Tuesday, October 25, 2016
As winter approaches, keep your eyes open for Pine Siskins. Most years, siskins do not stray too far from their breeding territories in the northern tier of the United States and across Canada into Alaska unless there is a shortage of food. Pine Siskins eat conifer seeds (such as spruces and pines) and catkins (such as birch and alder) in the North. However this year’s reported shortage of cone crops will push the birds south in search of food.
Siskins are streaky brown finches with a small, sharply pointed bill and faint yellow splashes near the wing tips and tail. They mix in with flocks of goldfinches at Nyjer® (thistle), Seed Cylinder and sunflower feeders. Siskins brighten up a drab winter day with their loud and cheerful "zzziip" song. The word "Siskin" is of Scandinavian origin and means "chirper". You can expect their numbers to increase along their southern range into February and early March as they look for more sources of food.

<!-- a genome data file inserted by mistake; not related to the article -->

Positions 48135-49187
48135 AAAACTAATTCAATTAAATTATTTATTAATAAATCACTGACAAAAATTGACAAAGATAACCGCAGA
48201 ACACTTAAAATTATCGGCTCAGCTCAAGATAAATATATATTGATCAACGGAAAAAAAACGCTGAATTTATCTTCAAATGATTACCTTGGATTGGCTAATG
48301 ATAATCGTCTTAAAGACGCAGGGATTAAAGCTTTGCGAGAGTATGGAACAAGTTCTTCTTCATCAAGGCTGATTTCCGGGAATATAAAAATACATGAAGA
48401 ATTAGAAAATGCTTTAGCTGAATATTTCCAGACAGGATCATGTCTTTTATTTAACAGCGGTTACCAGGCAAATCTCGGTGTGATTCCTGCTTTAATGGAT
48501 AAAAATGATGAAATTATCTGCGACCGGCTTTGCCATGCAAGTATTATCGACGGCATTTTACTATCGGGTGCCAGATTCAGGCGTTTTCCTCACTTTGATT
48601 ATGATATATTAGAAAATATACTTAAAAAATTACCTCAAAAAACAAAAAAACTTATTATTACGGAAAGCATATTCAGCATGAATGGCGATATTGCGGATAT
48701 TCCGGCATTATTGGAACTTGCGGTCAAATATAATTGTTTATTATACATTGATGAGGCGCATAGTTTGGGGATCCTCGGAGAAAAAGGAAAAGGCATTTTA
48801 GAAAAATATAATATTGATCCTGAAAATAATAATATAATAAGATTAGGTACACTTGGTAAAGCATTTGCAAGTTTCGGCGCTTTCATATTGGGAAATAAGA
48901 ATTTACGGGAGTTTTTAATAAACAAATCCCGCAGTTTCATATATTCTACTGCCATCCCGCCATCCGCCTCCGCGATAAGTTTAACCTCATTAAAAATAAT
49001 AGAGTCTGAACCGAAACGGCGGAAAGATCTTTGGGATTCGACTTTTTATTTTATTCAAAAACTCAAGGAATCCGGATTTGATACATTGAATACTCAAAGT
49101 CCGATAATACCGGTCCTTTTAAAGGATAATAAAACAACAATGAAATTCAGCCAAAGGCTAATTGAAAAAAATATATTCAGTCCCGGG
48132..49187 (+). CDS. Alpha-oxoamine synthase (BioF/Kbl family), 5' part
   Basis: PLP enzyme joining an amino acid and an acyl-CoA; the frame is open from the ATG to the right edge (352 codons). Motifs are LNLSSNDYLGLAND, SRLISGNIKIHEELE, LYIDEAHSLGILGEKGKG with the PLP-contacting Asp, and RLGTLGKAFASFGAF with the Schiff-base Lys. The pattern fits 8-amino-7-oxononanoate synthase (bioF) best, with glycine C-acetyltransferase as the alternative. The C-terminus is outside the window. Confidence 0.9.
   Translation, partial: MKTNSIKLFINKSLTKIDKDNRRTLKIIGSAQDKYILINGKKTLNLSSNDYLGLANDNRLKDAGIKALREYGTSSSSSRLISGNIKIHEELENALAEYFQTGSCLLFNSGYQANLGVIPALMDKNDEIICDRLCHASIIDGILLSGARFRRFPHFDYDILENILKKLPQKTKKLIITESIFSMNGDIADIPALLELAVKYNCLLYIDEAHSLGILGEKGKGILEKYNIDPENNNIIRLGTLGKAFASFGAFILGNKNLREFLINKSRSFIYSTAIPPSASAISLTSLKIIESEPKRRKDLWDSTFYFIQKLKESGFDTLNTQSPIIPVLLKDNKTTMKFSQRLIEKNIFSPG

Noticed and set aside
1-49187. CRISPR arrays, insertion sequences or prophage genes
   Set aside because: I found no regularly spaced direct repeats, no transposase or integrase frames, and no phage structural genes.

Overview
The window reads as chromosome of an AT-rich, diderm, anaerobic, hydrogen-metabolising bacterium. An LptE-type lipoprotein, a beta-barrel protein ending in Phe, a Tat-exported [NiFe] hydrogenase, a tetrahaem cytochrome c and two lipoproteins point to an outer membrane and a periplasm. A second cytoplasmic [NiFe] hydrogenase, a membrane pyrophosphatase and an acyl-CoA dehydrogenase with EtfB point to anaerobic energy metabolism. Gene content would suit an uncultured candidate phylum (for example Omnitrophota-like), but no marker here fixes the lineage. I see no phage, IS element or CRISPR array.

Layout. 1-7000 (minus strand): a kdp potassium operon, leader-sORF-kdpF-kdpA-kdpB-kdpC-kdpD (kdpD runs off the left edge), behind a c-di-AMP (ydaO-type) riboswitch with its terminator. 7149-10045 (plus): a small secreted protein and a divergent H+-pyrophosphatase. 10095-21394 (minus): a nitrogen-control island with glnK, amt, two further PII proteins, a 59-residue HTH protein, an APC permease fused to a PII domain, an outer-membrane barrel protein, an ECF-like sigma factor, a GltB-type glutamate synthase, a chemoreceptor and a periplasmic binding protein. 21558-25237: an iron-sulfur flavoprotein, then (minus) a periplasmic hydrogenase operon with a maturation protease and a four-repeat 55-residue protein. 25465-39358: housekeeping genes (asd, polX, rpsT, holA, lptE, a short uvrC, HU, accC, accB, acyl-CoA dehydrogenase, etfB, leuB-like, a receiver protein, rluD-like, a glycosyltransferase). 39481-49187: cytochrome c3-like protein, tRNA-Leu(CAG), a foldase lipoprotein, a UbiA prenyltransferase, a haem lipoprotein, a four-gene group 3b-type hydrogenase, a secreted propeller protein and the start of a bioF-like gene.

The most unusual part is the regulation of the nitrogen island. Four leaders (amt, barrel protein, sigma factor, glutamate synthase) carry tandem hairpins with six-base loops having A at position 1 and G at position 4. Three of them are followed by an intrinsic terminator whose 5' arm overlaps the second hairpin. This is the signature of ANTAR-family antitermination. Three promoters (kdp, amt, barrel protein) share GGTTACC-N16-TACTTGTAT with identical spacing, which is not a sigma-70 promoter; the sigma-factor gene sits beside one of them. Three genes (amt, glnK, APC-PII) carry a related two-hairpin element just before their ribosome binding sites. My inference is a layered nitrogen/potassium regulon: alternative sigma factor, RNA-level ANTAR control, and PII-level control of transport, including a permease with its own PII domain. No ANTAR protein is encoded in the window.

- Birdwatching: Look for the Out-of-Towners http://bit.ly/q6Pkco
- Where do you place finch feeders? http://bit.ly/p4XHU4
- How do Birds Migrate? http://bit.ly/nNCI6d
- Most common winter birds in Michigan http://bit.ly/ow20ZD
- What birds migrate from Michigan? http://bit.ly/qa0CVU